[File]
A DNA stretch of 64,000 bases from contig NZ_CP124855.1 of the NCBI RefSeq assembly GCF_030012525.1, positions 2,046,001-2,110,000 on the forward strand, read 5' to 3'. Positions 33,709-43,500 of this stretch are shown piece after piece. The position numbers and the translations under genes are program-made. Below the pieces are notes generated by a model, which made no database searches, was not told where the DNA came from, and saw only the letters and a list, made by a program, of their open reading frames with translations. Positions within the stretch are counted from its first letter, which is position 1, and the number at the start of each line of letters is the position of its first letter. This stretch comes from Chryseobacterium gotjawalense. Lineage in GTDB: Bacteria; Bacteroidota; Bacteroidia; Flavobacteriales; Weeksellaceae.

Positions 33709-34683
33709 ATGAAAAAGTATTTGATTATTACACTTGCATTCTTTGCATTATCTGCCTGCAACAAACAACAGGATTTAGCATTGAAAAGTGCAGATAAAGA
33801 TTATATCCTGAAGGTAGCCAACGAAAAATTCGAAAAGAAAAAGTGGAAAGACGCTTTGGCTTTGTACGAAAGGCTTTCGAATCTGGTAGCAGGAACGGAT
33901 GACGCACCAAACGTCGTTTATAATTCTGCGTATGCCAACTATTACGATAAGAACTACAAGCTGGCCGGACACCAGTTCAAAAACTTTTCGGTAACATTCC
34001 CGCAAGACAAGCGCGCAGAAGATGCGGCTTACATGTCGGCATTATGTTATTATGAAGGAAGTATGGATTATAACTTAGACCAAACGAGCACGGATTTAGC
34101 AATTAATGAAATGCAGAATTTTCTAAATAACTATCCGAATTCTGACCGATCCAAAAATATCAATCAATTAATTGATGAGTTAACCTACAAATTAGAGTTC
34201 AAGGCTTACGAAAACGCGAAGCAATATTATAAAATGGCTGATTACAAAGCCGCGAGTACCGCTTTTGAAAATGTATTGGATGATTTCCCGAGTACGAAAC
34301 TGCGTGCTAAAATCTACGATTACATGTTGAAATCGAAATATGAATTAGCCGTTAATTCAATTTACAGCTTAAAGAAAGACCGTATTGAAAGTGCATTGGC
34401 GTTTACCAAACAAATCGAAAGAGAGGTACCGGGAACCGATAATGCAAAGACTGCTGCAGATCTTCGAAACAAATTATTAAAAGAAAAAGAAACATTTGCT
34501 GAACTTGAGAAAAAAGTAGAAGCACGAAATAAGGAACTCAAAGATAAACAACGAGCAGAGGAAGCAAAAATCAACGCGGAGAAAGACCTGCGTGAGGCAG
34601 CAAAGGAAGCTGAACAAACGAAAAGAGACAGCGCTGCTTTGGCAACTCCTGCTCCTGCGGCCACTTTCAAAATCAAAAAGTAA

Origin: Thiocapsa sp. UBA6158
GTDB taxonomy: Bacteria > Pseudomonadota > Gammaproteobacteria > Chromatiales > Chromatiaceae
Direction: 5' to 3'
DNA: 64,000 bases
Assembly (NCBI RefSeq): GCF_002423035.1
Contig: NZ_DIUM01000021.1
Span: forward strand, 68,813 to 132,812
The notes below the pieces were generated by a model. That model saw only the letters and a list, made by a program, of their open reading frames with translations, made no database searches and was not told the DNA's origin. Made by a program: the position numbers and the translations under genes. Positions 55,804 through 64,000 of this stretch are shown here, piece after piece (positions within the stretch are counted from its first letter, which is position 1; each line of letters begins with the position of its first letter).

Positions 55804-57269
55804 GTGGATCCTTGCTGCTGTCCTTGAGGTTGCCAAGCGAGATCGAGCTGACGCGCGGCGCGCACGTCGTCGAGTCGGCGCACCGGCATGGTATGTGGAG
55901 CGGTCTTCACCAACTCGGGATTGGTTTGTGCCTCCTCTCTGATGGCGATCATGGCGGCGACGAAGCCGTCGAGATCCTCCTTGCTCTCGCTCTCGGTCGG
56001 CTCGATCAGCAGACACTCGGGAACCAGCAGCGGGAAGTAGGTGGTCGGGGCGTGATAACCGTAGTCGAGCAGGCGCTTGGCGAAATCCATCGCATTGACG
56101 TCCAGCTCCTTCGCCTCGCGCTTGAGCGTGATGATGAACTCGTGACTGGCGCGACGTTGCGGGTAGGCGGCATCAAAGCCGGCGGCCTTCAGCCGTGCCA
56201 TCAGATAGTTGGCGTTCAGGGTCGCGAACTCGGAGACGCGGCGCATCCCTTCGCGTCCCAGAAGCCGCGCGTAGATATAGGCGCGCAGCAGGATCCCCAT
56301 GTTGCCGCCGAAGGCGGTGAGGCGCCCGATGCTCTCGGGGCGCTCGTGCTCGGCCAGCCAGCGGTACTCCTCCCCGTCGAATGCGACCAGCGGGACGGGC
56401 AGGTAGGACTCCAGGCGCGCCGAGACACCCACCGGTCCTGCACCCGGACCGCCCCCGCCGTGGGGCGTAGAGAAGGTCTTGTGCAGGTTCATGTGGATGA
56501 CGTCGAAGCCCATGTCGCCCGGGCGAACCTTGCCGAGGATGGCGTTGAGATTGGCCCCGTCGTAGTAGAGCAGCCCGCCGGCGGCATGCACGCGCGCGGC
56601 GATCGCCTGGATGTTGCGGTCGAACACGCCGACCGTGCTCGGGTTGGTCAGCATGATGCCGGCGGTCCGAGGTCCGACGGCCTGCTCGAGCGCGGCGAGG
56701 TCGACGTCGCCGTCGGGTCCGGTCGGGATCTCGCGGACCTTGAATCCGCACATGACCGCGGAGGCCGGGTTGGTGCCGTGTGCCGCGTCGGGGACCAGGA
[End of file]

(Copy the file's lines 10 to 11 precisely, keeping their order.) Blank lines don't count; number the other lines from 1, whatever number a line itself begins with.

34401 GTTTACCAAACAAATCGAAAGAGAGGTACCGGGAACCGATAATGCAAAGACTGCTGCAGATCTTCGAAACAAATTATTAAAAGAAAAAGAAACATTTGCT
34501 GAACTTGAGAAAAAAGTAGAAGCACGAAATAAGGAACTCAAAGATAAACAACGAGCAGAGGAAGCAAAAATCAACGCGGAGAAAGACCTGCGTGAGGCAG